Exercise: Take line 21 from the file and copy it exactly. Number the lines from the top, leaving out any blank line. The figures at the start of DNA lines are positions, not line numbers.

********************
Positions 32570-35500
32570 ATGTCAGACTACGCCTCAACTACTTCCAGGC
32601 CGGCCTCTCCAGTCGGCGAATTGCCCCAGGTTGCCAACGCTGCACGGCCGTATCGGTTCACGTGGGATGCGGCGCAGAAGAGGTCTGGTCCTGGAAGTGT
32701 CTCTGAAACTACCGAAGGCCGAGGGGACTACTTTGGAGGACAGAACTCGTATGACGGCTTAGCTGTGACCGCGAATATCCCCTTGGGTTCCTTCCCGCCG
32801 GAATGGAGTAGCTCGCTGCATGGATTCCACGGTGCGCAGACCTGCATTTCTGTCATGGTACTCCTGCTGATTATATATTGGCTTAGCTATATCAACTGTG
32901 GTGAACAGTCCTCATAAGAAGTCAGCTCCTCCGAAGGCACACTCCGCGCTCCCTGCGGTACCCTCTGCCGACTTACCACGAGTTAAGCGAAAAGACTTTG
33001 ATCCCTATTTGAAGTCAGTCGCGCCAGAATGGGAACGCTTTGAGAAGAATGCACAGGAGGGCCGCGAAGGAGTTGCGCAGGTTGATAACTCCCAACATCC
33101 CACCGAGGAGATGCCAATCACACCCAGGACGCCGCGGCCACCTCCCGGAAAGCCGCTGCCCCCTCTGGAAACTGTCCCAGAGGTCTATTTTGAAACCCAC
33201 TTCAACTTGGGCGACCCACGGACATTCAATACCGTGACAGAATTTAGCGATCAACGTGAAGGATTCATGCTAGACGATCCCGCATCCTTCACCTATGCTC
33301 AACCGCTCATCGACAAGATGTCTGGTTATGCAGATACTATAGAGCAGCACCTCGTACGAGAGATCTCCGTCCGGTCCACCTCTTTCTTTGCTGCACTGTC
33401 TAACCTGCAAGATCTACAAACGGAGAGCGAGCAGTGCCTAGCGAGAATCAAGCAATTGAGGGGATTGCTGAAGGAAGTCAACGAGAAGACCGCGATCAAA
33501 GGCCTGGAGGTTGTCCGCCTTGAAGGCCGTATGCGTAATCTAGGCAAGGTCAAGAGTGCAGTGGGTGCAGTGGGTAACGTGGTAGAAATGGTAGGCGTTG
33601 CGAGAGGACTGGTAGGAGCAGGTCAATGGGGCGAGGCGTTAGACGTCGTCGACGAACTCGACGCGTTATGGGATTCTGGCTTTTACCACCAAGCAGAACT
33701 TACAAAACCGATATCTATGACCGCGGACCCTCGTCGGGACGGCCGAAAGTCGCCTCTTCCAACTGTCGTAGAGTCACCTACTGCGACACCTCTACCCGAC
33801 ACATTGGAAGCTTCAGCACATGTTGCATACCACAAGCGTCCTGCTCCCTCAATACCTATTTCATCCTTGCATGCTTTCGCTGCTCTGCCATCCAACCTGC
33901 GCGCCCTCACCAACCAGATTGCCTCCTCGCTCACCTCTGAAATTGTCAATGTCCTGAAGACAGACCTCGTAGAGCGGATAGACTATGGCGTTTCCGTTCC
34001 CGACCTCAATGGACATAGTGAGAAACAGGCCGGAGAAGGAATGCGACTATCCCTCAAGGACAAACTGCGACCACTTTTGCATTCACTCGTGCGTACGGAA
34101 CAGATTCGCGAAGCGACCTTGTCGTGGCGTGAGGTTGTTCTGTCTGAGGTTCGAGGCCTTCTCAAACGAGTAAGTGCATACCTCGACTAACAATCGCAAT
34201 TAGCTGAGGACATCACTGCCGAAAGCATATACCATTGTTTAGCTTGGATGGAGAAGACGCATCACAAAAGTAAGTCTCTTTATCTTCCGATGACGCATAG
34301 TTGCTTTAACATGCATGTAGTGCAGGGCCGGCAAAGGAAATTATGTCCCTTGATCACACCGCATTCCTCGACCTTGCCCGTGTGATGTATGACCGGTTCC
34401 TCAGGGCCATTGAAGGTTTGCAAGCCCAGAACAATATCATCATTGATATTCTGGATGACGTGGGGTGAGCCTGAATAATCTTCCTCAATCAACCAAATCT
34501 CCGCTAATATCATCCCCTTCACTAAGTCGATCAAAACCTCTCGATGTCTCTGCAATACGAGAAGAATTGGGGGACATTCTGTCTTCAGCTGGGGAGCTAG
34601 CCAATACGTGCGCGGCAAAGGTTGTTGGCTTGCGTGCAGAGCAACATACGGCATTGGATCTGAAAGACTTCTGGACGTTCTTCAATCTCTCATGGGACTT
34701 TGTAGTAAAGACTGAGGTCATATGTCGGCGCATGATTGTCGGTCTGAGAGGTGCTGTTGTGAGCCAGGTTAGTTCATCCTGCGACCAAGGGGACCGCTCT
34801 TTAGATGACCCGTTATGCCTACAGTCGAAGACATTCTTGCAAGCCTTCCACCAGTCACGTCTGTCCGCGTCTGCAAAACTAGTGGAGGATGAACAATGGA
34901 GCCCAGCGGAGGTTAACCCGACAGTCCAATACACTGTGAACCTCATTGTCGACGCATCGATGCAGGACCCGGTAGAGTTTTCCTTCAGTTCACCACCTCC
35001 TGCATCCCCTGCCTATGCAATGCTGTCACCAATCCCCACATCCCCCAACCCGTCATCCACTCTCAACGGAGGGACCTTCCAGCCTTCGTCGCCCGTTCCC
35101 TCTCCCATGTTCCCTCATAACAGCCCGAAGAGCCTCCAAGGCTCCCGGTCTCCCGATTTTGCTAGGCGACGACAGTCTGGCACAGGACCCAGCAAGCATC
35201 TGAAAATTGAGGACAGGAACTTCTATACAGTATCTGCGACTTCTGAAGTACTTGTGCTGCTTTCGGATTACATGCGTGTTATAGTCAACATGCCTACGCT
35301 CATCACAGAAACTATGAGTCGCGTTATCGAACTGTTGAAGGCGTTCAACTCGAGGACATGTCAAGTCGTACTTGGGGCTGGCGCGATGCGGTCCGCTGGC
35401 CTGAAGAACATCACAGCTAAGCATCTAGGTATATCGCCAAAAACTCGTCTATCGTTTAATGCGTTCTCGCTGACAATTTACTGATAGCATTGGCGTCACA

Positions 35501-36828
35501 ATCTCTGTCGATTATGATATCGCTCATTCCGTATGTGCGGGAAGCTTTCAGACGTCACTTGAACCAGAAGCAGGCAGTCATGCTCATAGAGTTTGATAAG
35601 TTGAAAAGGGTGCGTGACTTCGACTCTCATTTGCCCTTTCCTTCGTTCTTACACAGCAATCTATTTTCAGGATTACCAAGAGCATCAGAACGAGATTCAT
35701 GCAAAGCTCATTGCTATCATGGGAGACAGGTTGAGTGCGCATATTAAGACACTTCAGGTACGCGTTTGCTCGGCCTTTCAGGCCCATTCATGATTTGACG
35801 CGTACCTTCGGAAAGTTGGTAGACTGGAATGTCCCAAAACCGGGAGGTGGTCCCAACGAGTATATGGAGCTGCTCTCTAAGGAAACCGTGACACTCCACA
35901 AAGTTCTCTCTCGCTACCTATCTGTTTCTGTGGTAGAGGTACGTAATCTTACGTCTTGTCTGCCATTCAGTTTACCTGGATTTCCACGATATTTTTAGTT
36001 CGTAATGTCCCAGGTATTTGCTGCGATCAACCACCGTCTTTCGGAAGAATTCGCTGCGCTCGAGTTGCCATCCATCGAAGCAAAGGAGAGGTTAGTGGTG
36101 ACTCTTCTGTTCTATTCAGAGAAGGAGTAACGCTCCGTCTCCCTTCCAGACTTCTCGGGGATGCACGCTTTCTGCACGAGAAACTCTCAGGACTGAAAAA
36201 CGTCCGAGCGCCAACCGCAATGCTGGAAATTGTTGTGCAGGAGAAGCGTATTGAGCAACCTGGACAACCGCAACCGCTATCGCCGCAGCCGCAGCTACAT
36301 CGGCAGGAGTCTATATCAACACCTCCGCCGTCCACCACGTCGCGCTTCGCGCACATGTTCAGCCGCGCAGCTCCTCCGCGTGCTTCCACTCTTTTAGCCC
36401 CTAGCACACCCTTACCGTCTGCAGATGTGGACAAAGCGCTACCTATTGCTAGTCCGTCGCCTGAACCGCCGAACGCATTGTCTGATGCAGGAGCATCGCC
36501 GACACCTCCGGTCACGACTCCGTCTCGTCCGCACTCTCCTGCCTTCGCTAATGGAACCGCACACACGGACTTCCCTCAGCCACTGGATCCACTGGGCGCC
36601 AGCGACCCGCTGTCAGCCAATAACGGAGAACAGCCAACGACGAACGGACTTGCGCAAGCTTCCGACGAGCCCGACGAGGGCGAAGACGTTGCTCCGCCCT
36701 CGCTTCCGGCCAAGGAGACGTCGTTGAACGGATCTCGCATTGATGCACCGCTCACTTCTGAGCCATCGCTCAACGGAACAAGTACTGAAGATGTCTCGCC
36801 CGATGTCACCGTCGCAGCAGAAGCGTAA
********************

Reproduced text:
34401 TCAGGGCCATTGAAGGTTTGCAAGCCCAGAACAATATCATCATTGATATTCTGGATGACGTGGGGTGAGCCTGAATAATCTTCCTCAATCAACCAAATCT